South Korea and the United States will hold a second round of talks this week on delaying the planned transfer of the wartime operational control of South Korean troops from Washington to Seoul, the Pentagon said Monday.
In April, South Korean President Park Geun-hye and U.S. President Barack Obama decided that the timeline for the transition of OPCON, currently slated for 2015, can be reconsidered. They agreed to continue to work to determine the “appropriate timing and conditions for the transition of OPCON.”
Under the agreement, the two sides held their first “Executive Session” on the issue between South Korea’s Deputy Defense Minister Yoo Jeh-Seung and U.S. Deputy Assistant Secretary of Defense for East Asia David Helvey on June 16-17 in Seoul.
A second round of talks will be held in Washington on Wednesday and Thursday, the Pentagon said.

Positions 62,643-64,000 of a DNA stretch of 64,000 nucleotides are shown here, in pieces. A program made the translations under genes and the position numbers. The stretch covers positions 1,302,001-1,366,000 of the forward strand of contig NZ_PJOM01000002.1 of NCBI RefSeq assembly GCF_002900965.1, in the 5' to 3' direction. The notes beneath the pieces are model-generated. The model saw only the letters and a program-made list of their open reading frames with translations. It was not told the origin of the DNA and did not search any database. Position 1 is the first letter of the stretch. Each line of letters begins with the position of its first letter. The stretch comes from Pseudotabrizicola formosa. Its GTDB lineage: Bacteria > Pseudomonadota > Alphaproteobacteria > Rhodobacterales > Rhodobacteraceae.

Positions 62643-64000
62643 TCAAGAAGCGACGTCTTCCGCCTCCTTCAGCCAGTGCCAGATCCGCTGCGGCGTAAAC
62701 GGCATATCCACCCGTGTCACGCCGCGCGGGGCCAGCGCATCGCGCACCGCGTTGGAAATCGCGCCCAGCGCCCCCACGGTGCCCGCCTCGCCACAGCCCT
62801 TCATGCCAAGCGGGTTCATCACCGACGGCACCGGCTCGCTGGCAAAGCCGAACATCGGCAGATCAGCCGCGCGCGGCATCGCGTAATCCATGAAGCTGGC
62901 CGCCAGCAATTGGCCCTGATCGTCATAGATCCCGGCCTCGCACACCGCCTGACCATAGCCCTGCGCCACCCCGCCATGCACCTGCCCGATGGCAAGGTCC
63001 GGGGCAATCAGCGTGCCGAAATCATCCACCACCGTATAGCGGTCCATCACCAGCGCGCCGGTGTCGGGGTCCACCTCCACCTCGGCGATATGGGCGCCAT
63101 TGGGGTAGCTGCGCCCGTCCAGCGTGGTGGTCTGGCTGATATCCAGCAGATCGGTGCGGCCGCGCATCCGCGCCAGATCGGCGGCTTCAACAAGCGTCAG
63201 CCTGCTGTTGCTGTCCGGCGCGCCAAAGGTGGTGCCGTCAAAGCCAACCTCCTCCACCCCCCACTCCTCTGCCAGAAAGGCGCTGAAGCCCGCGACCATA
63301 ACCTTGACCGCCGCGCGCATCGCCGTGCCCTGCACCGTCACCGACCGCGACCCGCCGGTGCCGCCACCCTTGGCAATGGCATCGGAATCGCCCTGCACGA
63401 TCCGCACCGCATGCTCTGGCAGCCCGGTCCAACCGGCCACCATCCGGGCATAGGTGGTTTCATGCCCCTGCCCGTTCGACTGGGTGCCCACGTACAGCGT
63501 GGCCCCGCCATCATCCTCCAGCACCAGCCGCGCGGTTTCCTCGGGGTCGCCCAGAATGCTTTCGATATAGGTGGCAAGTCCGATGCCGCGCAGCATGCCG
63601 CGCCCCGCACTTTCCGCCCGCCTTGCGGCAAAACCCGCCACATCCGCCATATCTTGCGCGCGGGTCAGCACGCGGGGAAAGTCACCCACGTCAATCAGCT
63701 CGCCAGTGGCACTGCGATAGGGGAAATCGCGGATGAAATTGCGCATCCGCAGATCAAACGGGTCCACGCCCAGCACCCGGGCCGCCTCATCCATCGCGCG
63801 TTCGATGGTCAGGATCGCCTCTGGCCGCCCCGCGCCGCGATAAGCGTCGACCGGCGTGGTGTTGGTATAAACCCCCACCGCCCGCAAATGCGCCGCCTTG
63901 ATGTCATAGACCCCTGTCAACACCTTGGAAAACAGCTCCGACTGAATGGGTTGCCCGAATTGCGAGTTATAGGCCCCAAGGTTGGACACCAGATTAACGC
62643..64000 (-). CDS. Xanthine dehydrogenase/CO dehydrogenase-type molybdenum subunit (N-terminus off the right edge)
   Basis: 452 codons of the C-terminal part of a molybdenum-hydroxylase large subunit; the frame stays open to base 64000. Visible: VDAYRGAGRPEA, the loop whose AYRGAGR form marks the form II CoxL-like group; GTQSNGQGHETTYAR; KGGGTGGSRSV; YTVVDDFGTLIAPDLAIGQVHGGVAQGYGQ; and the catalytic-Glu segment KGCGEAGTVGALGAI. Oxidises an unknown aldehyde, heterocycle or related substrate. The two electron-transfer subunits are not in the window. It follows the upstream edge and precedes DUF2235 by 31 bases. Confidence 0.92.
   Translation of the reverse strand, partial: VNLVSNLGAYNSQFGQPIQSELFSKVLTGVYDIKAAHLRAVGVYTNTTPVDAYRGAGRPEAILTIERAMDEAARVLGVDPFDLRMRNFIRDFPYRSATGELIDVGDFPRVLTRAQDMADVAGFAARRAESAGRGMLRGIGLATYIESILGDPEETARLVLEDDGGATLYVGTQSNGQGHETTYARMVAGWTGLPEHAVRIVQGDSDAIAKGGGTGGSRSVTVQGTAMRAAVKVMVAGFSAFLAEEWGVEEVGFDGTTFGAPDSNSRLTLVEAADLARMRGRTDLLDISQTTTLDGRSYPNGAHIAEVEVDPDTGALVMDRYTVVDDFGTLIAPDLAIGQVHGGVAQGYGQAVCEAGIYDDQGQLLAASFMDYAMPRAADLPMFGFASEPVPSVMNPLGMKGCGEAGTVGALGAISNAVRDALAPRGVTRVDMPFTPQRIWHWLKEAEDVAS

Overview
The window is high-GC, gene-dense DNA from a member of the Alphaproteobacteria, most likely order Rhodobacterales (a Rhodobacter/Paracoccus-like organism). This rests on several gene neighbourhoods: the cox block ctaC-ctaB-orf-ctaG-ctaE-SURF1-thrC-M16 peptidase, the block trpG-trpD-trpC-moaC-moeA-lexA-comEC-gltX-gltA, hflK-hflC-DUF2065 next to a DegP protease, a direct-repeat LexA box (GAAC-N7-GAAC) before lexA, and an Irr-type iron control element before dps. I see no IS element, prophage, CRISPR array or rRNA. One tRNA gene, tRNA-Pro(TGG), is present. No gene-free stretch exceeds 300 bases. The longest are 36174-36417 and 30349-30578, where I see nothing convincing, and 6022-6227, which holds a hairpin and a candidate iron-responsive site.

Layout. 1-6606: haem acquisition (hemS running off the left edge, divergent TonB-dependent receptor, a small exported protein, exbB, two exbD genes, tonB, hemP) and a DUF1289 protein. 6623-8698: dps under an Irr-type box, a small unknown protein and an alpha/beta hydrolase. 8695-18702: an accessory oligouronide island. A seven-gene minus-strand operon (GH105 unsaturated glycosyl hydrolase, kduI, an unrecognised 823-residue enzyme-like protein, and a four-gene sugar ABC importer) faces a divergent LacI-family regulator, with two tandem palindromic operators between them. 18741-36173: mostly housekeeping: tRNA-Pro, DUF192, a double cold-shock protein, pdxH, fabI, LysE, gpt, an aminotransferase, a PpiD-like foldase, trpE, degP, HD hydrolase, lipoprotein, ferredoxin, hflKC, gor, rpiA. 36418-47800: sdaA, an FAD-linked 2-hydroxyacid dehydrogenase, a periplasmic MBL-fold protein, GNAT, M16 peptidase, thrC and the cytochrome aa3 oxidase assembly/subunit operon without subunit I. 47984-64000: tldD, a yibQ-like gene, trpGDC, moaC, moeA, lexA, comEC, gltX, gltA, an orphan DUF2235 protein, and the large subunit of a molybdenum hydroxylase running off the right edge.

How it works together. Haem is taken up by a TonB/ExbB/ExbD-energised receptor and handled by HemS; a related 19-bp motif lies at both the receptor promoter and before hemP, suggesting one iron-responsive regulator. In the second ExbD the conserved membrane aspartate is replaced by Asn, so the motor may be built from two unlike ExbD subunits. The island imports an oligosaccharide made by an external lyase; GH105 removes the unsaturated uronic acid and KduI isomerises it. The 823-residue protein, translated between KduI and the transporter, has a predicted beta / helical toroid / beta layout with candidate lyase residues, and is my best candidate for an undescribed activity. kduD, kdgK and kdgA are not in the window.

“The ROK Ministry of National Defense and U.S. Department of Defense will continue consultations on this issue in the lead-up to and in preparation for this year’s Security Consultative Meeting in October,” the Pentagon said, referring to the annual defense ministers’ talks between the two countries.
South Korea handed over control of its forces to the U.S. during the 1950-53 Korean War to defend against invading troops from North Korea. Peacetime control of its forces was returned in 1994, and South Korea is currently scheduled to get back OPCON in December 2015.
But last year, Seoul asked for a delay in the OPCON transfer after North Korea conducted its third nuclear test, saying the security situation on the peninsula was markedly different from when the transfer was agreed upon a few years ago.
The two countries are basically in agreement on putting off the transfer, and the defense ministers’ meeting set for October is expected to determine by how much it should be pushed back. (Yonhap)